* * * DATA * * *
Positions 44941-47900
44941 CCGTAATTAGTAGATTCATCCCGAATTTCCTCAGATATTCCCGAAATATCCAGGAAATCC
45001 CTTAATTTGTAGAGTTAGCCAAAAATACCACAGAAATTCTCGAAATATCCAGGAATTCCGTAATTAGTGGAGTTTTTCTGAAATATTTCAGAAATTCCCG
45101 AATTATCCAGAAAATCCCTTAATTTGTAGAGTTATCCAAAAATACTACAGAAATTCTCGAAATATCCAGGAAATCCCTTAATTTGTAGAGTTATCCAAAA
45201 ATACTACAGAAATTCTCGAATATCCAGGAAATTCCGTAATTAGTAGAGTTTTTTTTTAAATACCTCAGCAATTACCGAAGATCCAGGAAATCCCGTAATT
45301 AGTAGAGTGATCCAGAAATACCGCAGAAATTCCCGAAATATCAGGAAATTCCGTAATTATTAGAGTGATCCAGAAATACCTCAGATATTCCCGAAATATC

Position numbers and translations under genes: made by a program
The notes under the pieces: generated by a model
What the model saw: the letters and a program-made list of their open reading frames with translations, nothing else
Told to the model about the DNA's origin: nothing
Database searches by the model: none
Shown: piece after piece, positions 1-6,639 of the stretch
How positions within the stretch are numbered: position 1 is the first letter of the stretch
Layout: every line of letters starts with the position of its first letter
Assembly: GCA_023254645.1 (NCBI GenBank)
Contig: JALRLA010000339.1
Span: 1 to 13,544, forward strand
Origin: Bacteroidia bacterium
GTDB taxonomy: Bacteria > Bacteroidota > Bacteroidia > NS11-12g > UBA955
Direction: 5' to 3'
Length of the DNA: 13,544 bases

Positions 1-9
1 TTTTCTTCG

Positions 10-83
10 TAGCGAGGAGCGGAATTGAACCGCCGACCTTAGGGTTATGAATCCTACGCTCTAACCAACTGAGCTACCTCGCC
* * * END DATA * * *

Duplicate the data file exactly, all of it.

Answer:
Positions 44941-47900
44941 CCGTAATTAGTAGATTCATCCCGAATTTCCTCAGATATTCCCGAAATATCCAGGAAATCC
45001 CTTAATTTGTAGAGTTAGCCAAAAATACCACAGAAATTCTCGAAATATCCAGGAATTCCGTAATTAGTGGAGTTTTTCTGAAATATTTCAGAAATTCCCG
45101 AATTATCCAGAAAATCCCTTAATTTGTAGAGTTATCCAAAAATACTACAGAAATTCTCGAAATATCCAGGAAATCCCTTAATTTGTAGAGTTATCCAAAA
45201 ATACTACAGAAATTCTCGAATATCCAGGAAATTCCGTAATTAGTAGAGTTTTTTTTTAAATACCTCAGCAATTACCGAAGATCCAGGAAATCCCGTAATT
45301 AGTAGAGTGATCCAGAAATACCGCAGAAATTCCCGAAATATCAGGAAATTCCGTAATTATTAGAGTGATCCAGAAATACCTCAGATATTCCCGAAATATC

Position numbers and translations under genes: made by a program
The notes under the pieces: generated by a model
What the model saw: the letters and a program-made list of their open reading frames with translations, nothing else
Told to the model about the DNA's origin: nothing
Database searches by the model: none
Shown: piece after piece, positions 1-6,639 of the stretch
How positions within the stretch are numbered: position 1 is the first letter of the stretch
Layout: every line of letters starts with the position of its first letter
Assembly: GCA_023254645.1 (NCBI GenBank)
Contig: JALRLA010000339.1
Span: 1 to 13,544, forward strand
Origin: Bacteroidia bacterium
GTDB taxonomy: Bacteria > Bacteroidota > Bacteroidia > NS11-12g > UBA955
Direction: 5' to 3'
Length of the DNA: 13,544 bases

Positions 1-9
1 TTTTCTTCG

Positions 10-83
10 TAGCGAGGAGCGGAATTGAACCGCCGACCTTAGGGTTATGAATCCTACGCTCTAACCAACTGAGCTACCTCGCC